Uncertainty clouds protocols

Sepsis strategies studied and debated.

A year ago, everyone thought they knew the best way to treat severe sepsis. A protocol and a campaign encouraged hospitals around the world to follow the same steps in the 6 hours after sepsis diagnosis.

Then 2 large randomized trials—ProCESS in the U.S. and ARISE in Australia—found that patients receiving the early goal-directed therapy (EGDT) protocol weren't any more likely to survive than those who got the participating hospitals' standard sepsis care.

Photo by Thinkstock
Photo by Thinkstock

“It would appear that there's no advantage to doing these more rigid protocolized assessments,” summarized John A. Kellum, MD, a ProCESS study author and professor of critical care at the University of Pittsburgh Medical Center. “One doesn't need to implement the package of early goal-directed therapy.”

The shocking news spurred the Surviving Sepsis campaign to put out a press release and make plans for a guideline update later this year. But while some reassessment of sepsis strategies is in order, the trial results showed that current sepsis treatment is generally pretty good, experts agreed.

“Not only were the trials negative—no difference in mortality rates between the treatment and control groups—but [they showed] remarkably low pooled mortality rates, in the range of 18% to 22%,” said James Russell, MD, professor of medicine at the University of British Columbia in Vancouver.

He and other critical care experts had some suggestions on how hospitalists may want to modify care based on the ProCESS and ARISE trials, which were published in the New England Journal of Medicine last year on May 1 and Oct. 16, respectively, as well as on other recent research. Studies have identified a number of issues and uncertainties in sepsis treatment, from whether to use a protocol to how to optimize fluid resuscitation.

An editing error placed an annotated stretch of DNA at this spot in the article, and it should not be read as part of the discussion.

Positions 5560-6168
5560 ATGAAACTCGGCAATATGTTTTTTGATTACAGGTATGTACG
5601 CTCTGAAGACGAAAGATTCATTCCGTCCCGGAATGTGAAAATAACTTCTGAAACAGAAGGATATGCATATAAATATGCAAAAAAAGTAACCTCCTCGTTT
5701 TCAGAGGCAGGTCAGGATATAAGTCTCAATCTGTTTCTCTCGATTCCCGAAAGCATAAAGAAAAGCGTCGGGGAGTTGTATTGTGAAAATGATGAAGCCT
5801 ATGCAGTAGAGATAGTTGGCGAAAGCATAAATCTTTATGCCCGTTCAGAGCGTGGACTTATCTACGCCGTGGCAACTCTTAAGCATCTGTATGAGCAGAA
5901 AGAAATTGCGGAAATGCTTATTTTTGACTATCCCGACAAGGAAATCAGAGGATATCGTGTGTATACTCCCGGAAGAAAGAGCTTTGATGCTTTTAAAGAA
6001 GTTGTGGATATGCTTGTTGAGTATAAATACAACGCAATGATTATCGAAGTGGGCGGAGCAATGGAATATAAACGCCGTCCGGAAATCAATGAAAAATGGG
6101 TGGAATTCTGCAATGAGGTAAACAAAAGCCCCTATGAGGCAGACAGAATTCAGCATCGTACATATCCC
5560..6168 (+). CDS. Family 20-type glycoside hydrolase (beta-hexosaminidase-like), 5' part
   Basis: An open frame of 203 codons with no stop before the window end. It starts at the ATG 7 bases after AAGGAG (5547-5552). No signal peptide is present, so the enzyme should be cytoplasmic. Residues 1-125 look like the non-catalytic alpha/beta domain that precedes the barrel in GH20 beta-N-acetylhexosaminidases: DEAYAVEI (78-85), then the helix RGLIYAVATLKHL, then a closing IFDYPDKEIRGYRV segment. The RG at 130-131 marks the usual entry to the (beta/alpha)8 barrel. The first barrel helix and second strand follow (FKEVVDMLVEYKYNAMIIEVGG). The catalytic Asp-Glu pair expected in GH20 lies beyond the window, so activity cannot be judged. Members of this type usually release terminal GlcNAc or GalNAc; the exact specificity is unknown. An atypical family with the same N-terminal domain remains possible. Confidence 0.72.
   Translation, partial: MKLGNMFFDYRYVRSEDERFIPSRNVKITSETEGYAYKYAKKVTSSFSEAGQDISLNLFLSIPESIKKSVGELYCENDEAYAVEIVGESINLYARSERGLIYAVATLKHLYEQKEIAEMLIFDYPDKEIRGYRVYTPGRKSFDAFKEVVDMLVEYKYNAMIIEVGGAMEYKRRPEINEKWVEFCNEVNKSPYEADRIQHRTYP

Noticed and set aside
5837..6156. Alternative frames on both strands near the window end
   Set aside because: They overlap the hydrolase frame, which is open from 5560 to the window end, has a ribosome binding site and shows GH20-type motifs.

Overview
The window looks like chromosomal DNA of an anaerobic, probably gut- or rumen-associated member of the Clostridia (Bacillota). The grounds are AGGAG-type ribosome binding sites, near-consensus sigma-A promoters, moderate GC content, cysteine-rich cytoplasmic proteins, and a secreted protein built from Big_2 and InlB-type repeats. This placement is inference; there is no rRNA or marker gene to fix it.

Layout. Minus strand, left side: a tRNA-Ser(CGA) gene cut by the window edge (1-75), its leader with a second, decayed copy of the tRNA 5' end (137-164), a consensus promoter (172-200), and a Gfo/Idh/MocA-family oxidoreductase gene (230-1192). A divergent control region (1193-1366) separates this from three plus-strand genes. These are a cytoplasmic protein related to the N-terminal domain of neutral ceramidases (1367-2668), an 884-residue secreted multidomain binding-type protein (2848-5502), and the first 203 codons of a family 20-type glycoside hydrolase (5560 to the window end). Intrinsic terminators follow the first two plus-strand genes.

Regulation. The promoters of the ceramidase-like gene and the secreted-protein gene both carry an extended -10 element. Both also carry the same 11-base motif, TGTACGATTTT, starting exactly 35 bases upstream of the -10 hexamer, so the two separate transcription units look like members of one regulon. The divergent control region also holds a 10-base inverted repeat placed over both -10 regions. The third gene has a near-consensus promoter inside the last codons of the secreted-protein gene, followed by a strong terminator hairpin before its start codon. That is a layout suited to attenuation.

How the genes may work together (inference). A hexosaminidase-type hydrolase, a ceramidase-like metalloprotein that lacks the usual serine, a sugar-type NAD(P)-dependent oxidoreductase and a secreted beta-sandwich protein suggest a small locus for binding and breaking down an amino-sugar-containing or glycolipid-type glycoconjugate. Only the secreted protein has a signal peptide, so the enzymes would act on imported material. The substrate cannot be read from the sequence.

“In sepsis, it's been in many ways a good decade, but in many ways a tough decade,” said Allan J. Walkey, MD, assistant professor of medicine at Boston University. “Mortality's been improving markedly in patients with sepsis and septic shock, while a string of trials has shown that nothing particularly is helping them.”

Explaining the new data

There are a number of reasons why recent trials may have failed to find the same benefit from EGDT as the original trial by Emanuel Rivers, MD, and colleagues that was published in the New England Journal of Medicine in 2001 and was the basis for the Surviving Sepsis guidelines.

One possibility is that the initial trial was wrong. “Maybe it never did work,” said Sandra Peake, MD, PhD, lead author of the ARISE trial and an associate professor of medicine at the University of Adelaide in Australia.

It's also possible that the protocol helps only patients like those in the Rivers trial. “The patients in the Rivers trial seem to have been very, very different from the patients in all the other trials looking at sepsis and septic shock. The patients in Rivers' trial had a central venous oxygen saturation in the 40s at baseline,” said Dr. Walkey.

One component of the EGDT protocol is bringing the central venous saturation (ScvO2) up to 70% or higher. “In our trial and also in the ProCESS trial, the mean ScvO2 was about 70%,” said Dr. Peake. “If the ScvO2 is above the target for the entire intervention period, it's hard to imagine how that intervention can actually work.”

There's also the issue of mortality. In the control arm of the Rivers trial, 46.5% of patients died, more than double the rate in the more recent trials. Part of that is due to better, faster diagnosis. “You're now picking up patients that you might have missed before,” said Dr. Kellum.

In addition to improved diagnosis, patients now get more rapid treatment, even if they're in the control arm of a study, experts agreed.

“The culture has changed so much over the last 10 years that even in absence of an established protocol, the patient that comes in to those emergency departments gets rapid identification, early antibiotics, and significant early fluid resuscitation,” said R. Phillip Dellinger, MD, an author of the Surviving Sepsis guidelines and a professor of medicine at Cooper University Health Care in Camden, N.J.